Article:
"Kerry has literally, and publicly, likened the fight against terrorism to prosecutorial efforts against gambling and prostitution. That's what the whole thing about "terrorism as nuisance" was about. President Bush has personally and publicly derided this idea. The idea that it is Bush that is the terrorists = mafia candidate is so far out there that my only question is, aren't you embarrassed? When you discount Bush's own words and go with a Washington Post article as being more authoritative, you really do need to justify such an odd decision with some sort of evidence. And given Kerry's public statement saying he would fight terrorism as he fought gambling and prostitution when he was a DA, not even mentioning Kerry's stand just shows how much you're in the tank for Kerry, no matter what. If you'd have said go third party or stay home, I'd respect that. As is, I'll just read your actual defense technology posts where you do a decent job.But I'm not "embarrassed," and here's why: Yes, Bush says he's treating the fight against Islamic extremism like an all-out, throw-everything-you-got-at-em war. But many of his actions -- including tapping a former Mob prosecutor for anti-terror duties, undervaluing American financial and media "soft power," and focusing on high-level individuals -- undercut those assertions.Now , Lutas is right; Kerry is a former prosecutor. But ironically, he seems less enamored of the Mafia model than Bush. And let's look at that "nuisance" comment again. It seems to me that it's not a model for fighting Islamic extremism. It's a description of what our world would feel like, once that struggle has been won.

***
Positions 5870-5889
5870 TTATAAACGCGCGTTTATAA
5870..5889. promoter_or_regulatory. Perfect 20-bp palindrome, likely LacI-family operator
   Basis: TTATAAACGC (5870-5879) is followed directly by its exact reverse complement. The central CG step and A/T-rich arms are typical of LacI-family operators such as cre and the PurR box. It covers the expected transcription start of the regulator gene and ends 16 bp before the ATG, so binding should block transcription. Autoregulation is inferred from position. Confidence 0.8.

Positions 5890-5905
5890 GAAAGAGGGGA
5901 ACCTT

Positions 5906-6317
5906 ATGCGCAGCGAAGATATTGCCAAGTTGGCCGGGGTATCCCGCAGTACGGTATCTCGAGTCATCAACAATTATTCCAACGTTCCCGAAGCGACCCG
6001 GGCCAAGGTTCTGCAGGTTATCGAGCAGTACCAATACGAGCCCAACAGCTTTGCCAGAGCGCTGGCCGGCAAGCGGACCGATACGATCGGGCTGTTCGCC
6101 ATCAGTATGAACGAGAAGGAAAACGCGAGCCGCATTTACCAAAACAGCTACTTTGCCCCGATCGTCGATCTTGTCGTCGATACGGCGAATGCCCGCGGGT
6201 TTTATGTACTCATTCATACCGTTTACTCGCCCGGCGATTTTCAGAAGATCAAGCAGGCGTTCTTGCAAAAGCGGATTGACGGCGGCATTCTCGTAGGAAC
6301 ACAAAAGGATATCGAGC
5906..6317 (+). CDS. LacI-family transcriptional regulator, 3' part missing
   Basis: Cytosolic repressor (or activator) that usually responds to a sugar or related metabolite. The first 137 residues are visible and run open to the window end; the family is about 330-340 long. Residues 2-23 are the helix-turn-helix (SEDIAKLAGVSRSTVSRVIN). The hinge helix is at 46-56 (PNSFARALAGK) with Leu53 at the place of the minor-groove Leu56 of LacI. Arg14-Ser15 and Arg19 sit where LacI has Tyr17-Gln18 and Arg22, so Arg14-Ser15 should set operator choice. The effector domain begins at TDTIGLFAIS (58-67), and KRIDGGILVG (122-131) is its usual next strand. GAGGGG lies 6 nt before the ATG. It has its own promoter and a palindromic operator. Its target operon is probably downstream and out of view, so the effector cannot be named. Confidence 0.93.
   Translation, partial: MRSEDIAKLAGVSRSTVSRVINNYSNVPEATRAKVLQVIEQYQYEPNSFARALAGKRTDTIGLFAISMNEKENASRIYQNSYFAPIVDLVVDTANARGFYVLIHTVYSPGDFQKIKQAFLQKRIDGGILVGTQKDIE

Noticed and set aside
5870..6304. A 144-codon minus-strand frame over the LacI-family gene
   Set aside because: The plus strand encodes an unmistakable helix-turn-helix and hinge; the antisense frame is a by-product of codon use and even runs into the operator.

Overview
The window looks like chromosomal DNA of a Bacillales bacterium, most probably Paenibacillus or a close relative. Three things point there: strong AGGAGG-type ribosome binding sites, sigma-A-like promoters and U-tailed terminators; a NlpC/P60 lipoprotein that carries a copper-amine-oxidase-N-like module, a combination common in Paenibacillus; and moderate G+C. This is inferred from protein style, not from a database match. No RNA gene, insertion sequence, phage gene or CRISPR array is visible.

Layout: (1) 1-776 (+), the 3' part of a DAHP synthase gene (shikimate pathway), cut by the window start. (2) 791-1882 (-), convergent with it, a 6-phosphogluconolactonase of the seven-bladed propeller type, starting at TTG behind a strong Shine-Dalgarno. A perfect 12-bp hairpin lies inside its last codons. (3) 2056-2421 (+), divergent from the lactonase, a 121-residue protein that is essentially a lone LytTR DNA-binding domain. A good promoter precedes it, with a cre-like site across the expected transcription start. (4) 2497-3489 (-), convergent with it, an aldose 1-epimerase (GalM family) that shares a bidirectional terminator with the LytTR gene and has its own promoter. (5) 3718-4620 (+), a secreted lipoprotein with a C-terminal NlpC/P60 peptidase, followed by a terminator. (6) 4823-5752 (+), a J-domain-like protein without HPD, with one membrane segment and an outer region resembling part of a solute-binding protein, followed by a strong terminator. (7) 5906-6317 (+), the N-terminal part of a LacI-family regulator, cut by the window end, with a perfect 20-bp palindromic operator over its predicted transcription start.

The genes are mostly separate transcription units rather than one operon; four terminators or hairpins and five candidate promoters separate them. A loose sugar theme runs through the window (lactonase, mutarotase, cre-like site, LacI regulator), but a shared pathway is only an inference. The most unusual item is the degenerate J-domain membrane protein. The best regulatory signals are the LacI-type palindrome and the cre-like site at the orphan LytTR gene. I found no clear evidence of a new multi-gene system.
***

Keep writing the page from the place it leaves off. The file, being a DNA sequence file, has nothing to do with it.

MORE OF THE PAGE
''We have to get back to the place we were, where terrorists are not the focus of our lives, but they're a nuisance,'' Kerry said. ''As a former law-enforcement person, I know we're never going to end prostitution. We're never going to end illegal gambling. But we're going to reduce it, organized crime, to a level where it isn't on the rise. It isn't threatening people's lives every day, and fundamentally, it's something that you continue to fight, but it's not threatening the fabric of your life.''This analogy struck me as remarkable, if only because it seemed to throw down a big orange marker between Kerry's philosophy and the president's. Kerry, a former prosecutor, was suggesting that the war, if one could call it that, was, if not winnable, then at least controllable. If mobsters could be chased into the back rooms of seedy clubs, then so, too, could terrorists be sent scurrying for their lives into remote caves where they wouldn't harm us. Bush had continually cast himself as the optimist in the race, asserting that he alone saw the liberating potential of American might, and yet his dark vision of unending war suddenly seemed far less hopeful than Kerry's notion that all of this horror -- planes flying into buildings, anxiety about suicide bombers and chemicals in the subway -- could somehow be made to recede until it was barely in our thoughts.